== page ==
The title came from the publishers who need to do their job in their way. I absolutely do not think of myself like that. I think of myself more as someone who has to experienced the darker sides of human nature so that I could learn and transform and help others. When you meet someone who is vulnerable or weak or in need of protection, you can allow the best in you to shine, or you can act out the baser aspects of human experience. I don’t think our fate is something that is set as a concrete series of events that will happen. We are all constantly co-creating the present and the future. Even though I was abused many times I also describe moments when I actually managed to achieve some sort of connection with someone who was up until that moment intent on rape or violence who then turned away. I really hope that in that moment they realised that they were more than they had been doing up until then and changed their path. Really, you can read this book in many ways. You can read it as a list and litany of woes, but honestly, even during the parts that were the most difficult for me, I didn’t experience it like that.I always trusted that life would bring happiness and that people were inherently good. I hope this book can also be read as a powerful message that you can transform in any given moment no matter what. I never gave up on people. I never gave up on the power of love. When I was in what seemed like absolute darkness, I kept my attention fixed firmly on whatever light there was and just kept moving towards that.
Q. But not everyone has your abilities, Michele.
That’s what’s so wonderful. We do. You could say that I had a little head start as I was born with certain psychic gifts but I’ve also worked hard to develop myself. That’s why I put myself through studies and training of all kinds, from attending workshops on crystals and healing to the academic route of a degree in anthropology. I’ve also had a considerable amount of therapy, some of which has been extremely helpful. It was important to me that, whatever else, I broke the abuse cycle. It isn’t about becoming perfect, or psychic, or a media astrologer, or any one thing. It’s about doing what we can given the circumstances we find ourselves in to transcend and transform.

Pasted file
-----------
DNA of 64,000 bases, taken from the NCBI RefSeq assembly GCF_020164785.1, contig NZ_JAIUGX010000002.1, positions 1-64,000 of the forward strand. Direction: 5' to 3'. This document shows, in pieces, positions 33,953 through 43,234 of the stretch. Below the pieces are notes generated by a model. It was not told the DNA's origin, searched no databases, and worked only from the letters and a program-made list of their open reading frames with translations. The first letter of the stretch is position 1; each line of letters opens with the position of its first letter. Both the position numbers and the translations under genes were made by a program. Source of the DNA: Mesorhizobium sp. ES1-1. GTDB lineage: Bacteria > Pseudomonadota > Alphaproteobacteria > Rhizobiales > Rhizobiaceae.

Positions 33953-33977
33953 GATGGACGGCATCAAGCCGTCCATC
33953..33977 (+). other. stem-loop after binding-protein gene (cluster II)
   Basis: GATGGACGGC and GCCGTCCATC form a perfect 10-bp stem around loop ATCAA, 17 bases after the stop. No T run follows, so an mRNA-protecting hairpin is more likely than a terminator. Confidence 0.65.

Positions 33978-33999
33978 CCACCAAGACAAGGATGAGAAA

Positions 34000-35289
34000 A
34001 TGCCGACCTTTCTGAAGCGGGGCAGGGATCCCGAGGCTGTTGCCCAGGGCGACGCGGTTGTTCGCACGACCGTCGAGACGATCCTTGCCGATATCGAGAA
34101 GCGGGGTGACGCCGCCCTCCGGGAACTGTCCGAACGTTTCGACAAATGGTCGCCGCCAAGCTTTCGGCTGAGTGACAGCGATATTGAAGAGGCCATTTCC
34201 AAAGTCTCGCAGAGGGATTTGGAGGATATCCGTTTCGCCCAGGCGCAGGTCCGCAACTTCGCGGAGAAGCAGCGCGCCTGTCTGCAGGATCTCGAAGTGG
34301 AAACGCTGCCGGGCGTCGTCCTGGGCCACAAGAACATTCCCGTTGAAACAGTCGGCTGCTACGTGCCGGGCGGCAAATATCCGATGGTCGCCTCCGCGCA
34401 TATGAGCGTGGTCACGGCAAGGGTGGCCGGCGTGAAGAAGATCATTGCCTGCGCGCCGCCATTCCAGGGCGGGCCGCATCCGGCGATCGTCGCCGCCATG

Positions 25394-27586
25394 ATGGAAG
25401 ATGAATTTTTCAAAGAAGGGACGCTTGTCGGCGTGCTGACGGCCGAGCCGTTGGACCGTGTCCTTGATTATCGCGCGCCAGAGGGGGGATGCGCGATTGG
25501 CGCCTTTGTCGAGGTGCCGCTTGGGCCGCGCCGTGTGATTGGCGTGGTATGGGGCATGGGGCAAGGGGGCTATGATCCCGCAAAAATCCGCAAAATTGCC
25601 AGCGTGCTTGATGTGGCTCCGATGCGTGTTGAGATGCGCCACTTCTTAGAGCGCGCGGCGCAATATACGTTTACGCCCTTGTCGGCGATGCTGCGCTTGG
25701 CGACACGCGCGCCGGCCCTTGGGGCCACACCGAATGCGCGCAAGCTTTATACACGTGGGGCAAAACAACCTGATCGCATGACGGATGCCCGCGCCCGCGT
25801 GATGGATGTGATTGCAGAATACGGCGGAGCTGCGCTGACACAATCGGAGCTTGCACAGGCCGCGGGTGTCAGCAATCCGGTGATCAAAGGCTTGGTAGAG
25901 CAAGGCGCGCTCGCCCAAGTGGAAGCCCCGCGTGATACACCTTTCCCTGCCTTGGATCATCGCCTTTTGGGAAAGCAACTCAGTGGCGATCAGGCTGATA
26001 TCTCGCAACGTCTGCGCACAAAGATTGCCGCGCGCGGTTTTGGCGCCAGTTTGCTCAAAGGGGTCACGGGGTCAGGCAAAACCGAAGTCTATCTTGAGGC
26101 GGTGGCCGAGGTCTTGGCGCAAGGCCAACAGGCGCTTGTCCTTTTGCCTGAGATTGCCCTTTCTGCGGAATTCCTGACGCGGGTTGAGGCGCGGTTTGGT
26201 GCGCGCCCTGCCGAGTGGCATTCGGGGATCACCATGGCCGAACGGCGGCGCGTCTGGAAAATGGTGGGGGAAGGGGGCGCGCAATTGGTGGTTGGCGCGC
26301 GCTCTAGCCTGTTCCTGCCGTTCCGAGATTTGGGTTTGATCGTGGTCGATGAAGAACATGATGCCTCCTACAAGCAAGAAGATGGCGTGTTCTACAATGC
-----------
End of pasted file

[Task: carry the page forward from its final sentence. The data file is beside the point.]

Q. How do you feel now about that younger you who went through all of that?
I tried to destroy myself so many times and I am so glad I didn’t succeed. Someone said to me a little while ago that if I was so psychic why hadn’t I won the lottery and I said, excuse me, I have! I have created a life from nothing where I get to study and develop those things that fill me with fascination and joy, everything from spiritual texts to the history of the Pre-Raphaelites, I get to help people and I get to share all that with someone I love. From this position as an adult, I look back at that younger me who had all of those experiences with a lot of compassion, love and admiration at her bravery and strength. It’s also a great lesson. The next time you meet someone who is bristling with rage or anger, you can start by wondering just what they’ve been through or are going through to make them like that instead of responding in kind. Of course you do that from a safe distance when you need to!
Q. So is this a happy ending?
Absolutely not. It’s a happy beginning.
If you have been affected by any of the issues raised in my book here are some useful resources.
www.twinlesstwins.org – Twinless Twins Support Group International.
www.nspcc.org.uk – National Society for the Prevention of Cruelty to Children – NSPCC.
www.childline.org.uk – Childline 0800 1111.
www.imperialfengshui.info – Richard Ashworth is a dear friend – and one of the countries foremost experts on Feng Shui.